A long-term leave of absence is not a reasonable accommodation under the Americans With Disabilities Act (“ADA”) , at least according to the Seventh Circuit. On September 20, 2017, the Seventh Circuit in Severson v. Heartland Woodcraft, Inc. held that an employee who needs a long term leave is not a qualified individual with a disability under the ADA.
The Severson v. Heartland Woodcraft, Inc. Employment Litigation Case
The Seventh Circuit reasoned that the ADA is an antidiscrimination statute, not a medical-leave entitlement. The ADA forbids discrimination against a “qualified individual” on the basis of disability. Id. § 12112(a). A “qualified individual” with a disability is a person who, with or without “reasonable accommodation,” can perform the essential functions of the employment position. Id. § 12111(8). So defined, the term “reasonable accommodation” is expressly limited to those measures that will enable the employee to work. An employee who needs long-term medical leave cannot work and, thus, is not a “qualified individual” under the ADA.
The Severson case involved a straightforward fact scenario. For seven years, Raymond Severson worked for Heartland Woodcraft, Inc., a fabricator of retail display fixtures. The work was physically demanding. In 2013, Severson took a 12-week medical leave under the Family Medical Leave Act (“FMLA”), 29 U.S.C. §§ 2601 et seq., to deal with serious back pain. On the last day of his leave, he underwent back surgery, which required that he remain off of work for another two or three months.
Severson asked Heartland to continue his medical leave for an additional three months, but by then he had exhausted his 12-week FMLA entitlement. The company denied his request and terminated his employment, but the company invited him to reapply when he was medically cleared to work.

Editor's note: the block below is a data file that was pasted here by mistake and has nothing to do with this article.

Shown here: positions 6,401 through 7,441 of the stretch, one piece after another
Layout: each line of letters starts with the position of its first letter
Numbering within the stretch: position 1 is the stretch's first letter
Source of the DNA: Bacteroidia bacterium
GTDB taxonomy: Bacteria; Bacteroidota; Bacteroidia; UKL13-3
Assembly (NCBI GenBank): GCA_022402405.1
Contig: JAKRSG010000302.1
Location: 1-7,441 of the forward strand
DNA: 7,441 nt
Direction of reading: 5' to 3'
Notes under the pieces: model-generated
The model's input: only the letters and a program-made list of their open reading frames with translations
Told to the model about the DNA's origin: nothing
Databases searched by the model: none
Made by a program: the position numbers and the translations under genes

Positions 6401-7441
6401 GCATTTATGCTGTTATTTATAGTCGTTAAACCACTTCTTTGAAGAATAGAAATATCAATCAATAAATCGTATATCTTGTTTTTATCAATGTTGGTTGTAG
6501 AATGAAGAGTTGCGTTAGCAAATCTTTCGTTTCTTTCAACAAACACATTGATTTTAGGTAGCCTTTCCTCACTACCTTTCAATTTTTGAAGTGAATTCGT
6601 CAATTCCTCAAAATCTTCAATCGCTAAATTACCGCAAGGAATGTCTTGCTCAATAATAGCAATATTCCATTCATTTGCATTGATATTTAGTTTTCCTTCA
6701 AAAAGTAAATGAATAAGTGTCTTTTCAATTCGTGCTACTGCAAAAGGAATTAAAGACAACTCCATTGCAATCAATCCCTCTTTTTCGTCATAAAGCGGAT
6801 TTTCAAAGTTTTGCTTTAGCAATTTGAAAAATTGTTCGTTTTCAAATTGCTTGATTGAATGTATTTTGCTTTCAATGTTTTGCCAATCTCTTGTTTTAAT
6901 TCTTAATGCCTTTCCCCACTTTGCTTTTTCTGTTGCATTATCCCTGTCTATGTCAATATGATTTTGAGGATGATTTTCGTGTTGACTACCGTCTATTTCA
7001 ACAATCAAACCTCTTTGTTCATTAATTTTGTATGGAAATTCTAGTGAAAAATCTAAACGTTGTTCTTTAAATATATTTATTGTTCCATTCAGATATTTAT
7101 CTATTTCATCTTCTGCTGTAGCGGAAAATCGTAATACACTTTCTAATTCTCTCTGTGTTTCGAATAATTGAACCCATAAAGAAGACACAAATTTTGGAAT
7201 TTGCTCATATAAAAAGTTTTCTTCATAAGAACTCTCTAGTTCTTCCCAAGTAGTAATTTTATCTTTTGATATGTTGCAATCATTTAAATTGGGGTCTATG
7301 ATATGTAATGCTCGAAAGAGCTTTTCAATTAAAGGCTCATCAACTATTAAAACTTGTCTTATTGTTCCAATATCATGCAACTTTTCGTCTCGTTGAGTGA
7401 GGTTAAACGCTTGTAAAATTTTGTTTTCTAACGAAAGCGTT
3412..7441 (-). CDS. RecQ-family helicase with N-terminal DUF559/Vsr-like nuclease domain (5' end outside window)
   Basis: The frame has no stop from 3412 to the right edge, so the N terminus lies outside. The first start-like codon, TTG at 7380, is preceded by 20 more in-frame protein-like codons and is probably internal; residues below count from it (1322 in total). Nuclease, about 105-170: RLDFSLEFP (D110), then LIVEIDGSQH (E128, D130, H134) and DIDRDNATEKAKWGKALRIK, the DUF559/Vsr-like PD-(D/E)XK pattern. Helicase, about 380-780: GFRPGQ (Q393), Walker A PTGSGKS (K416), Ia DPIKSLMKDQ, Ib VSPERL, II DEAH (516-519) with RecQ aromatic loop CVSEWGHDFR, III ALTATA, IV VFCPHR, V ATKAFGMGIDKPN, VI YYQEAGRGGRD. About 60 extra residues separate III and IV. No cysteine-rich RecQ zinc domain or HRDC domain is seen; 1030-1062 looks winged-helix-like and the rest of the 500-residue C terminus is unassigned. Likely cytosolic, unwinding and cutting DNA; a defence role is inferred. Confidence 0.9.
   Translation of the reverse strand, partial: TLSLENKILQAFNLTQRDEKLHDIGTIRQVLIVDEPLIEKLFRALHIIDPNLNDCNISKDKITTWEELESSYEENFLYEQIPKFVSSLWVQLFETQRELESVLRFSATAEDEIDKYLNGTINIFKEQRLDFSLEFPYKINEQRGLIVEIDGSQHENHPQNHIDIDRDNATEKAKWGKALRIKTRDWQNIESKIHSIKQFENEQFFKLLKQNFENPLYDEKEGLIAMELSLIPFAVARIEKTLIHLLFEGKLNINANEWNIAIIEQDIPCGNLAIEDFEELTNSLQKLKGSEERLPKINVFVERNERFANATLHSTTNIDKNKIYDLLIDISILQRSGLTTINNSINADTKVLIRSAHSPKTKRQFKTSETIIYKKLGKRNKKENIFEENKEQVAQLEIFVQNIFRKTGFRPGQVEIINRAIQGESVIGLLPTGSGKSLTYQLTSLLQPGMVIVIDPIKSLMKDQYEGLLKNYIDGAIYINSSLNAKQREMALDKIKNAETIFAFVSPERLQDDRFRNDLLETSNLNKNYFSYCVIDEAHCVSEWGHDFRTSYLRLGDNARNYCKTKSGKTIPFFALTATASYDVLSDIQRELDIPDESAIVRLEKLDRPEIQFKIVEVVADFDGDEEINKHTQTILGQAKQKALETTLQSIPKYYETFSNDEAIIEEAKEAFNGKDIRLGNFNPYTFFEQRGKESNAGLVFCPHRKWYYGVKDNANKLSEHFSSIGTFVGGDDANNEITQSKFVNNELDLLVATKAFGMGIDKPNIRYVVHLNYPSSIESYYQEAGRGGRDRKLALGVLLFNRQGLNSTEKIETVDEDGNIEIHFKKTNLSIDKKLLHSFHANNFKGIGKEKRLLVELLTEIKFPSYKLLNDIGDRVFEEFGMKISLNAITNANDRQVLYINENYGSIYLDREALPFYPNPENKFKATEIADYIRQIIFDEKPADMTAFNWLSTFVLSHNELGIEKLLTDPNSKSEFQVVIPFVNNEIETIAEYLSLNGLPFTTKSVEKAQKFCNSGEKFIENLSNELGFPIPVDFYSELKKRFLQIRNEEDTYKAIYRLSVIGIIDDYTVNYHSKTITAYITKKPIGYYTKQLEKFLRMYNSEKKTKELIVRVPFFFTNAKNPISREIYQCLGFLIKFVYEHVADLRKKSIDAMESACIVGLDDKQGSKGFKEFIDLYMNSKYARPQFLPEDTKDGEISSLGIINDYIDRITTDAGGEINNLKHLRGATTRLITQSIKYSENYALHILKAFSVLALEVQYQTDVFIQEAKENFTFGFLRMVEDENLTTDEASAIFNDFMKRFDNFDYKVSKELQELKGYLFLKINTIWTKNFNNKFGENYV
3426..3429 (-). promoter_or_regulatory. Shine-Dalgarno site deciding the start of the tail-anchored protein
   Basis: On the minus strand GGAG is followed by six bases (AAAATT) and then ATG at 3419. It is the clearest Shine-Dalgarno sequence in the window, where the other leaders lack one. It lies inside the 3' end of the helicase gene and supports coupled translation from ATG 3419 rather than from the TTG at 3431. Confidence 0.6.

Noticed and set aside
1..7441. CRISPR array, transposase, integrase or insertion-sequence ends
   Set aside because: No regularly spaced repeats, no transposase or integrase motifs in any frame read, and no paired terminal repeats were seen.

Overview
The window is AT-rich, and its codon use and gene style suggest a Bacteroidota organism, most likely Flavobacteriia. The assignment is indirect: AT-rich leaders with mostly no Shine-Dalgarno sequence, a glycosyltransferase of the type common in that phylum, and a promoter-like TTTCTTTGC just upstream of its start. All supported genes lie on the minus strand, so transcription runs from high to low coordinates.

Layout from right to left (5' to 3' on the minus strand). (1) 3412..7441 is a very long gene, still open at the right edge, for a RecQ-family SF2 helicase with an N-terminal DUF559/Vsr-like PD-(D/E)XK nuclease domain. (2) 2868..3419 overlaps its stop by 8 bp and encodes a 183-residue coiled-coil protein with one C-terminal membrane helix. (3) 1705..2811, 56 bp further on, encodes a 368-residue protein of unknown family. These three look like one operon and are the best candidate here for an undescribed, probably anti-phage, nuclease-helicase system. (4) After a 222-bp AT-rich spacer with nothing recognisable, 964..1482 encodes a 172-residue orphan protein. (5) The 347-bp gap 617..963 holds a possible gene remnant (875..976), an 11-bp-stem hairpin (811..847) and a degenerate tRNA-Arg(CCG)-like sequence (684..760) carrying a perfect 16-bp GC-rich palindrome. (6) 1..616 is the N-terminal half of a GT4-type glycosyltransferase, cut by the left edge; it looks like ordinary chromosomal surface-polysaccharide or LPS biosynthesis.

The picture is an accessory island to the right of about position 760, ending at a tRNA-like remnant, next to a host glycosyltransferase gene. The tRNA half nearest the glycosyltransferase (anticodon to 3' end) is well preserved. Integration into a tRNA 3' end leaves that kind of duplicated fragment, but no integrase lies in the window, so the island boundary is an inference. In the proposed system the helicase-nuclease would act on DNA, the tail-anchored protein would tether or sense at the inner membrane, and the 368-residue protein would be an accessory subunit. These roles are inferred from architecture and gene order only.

About three months later, Severson’s doctor lifted all restrictions and cleared him to return to work, but Severson did not reapply. Instead, he sued Heartland alleging that it had discriminated against him in violation of the ADA by failing to provide a reasonable accommodation—namely, a three-month leave of absence after his FMLA leave expired.
There is no dispute that Severson had a disability or that at the time he was terminated, his disability made it impossible for him to lift heavy weights, which was an essential function of his job. The only issue in that case was whether the employer violated the ADA by failing to reasonably accommodate his disability.
The Seventh Circuit found no ADA violation
The ADA makes it unlawful for an employer to discriminate against a “qualified individual” on the basis of disability. § 12112(a). A “qualified individual” is “an individual who, with or without reasonable accommodation, can perform the essential functions of the employment position that such individual holds or desires.” § 12111(8).
The ADA contains a definition of “reasonable accommodation,” but it states what the term may include:
The term “reasonable accommodation” may include—
(A) making existing facilities used by employees readily accessible to and usable by individuals with disabilities; and
(B) job restructuring, part-time or modified work schedules, reassignment to a vacant position, acquisition or modification of equipment or devices, appropriate adjustment or modifications of examinations, training materials or policies, the provision of qualified readers or interpreters, and other similar accommodations for individuals with disabilities.
42 U.S.C. § 12111(9).
The Seventh Circuit found that the use of the permissive phrase “may include”—rather than “must include” or “includes”—means that the concept of “reasonable accommodation” is flexible and the listed examples are illustrative. But, the baseline requirement found in the definition of “qualified individual” is concrete: A “reasonable accommodation” is one that allows the disabled employee to “perform the essential functions of the employment position.” § 12111(8). If the proposed accommodation does not make it possible for the employee to perform his job, then the employee is not a “qualified individual” as that term is defined in the ADA.